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The studies done on inhaled insulin prior to bringing it to market didn't show any permanent damage to patients' lungs. However, the studies were short term. The FDA requires that all potential users have their lungs checked before use, at six months after use begins, and every 12 months, or more often if lung symptoms develop. The lung test, called spirometry, involves the patient blowing all the air out of his lungs as rapidly as possible. If the patient can successfully blow out 70 percent or more of the air in his lungs in one second, he passes the test.

A number of patients aren't permitted to use inhaled insulin for one reason or another. These include:

^ Children: The long-term effects of inhaled insulin aren't known yet, and if children were to use it, they'd have many decades of exposure. Until doctors and researchers have years of experience in prescribing inhaled insulin and seeing its effect on patients, it will remain off-limits to children with diabetes.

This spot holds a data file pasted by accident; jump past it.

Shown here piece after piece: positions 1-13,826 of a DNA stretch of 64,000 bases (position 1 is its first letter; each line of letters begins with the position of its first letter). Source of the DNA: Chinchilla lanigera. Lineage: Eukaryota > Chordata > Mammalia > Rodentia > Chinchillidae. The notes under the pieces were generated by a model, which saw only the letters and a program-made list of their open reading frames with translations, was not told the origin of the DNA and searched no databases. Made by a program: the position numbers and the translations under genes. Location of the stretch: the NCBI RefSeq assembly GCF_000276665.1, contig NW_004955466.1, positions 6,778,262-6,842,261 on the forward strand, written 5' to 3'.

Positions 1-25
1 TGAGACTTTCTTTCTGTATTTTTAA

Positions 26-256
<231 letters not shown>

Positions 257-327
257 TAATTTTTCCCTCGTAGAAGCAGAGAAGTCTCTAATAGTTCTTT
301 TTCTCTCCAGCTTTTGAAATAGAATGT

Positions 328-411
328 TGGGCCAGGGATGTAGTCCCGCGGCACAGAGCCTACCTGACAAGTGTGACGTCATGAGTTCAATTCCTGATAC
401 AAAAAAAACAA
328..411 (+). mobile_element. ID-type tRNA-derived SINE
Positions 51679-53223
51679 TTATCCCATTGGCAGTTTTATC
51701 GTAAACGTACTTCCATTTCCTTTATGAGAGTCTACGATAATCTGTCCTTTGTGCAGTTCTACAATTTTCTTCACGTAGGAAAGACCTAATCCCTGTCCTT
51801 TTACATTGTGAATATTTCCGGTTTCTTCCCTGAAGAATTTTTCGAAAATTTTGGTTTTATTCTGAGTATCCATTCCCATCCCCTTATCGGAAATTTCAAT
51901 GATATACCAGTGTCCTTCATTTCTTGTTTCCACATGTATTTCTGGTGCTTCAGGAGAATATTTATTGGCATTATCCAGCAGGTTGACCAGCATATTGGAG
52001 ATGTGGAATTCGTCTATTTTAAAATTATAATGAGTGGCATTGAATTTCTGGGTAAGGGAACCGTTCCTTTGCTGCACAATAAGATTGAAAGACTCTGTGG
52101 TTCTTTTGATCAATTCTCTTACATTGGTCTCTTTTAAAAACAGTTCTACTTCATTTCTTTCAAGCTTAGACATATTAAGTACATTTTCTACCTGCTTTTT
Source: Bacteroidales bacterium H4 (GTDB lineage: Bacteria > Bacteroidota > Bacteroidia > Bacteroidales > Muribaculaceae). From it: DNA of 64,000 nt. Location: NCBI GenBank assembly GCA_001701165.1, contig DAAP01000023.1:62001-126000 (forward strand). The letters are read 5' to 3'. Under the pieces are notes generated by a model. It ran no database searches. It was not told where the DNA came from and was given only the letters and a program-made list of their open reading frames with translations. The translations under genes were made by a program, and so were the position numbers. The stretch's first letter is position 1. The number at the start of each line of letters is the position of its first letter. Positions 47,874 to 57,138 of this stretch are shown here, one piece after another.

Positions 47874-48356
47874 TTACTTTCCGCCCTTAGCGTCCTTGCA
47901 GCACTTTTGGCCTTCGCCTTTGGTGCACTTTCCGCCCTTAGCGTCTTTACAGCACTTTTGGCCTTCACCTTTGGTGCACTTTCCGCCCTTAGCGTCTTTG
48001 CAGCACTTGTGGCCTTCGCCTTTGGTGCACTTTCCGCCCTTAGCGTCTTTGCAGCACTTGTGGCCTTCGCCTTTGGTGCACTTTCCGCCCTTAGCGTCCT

^ Pregnant women: The risk to the fetus is unknown, so for now pregnant women aren't permitted to use inhaled insulin.

^ Patients with chronic lung disease: Uptake of the inhaled insulin is too variable in these patients, so it can't be used.

^ Patients exposed to secondary smoke regularly: These diabetes patients also have irregular uptake.

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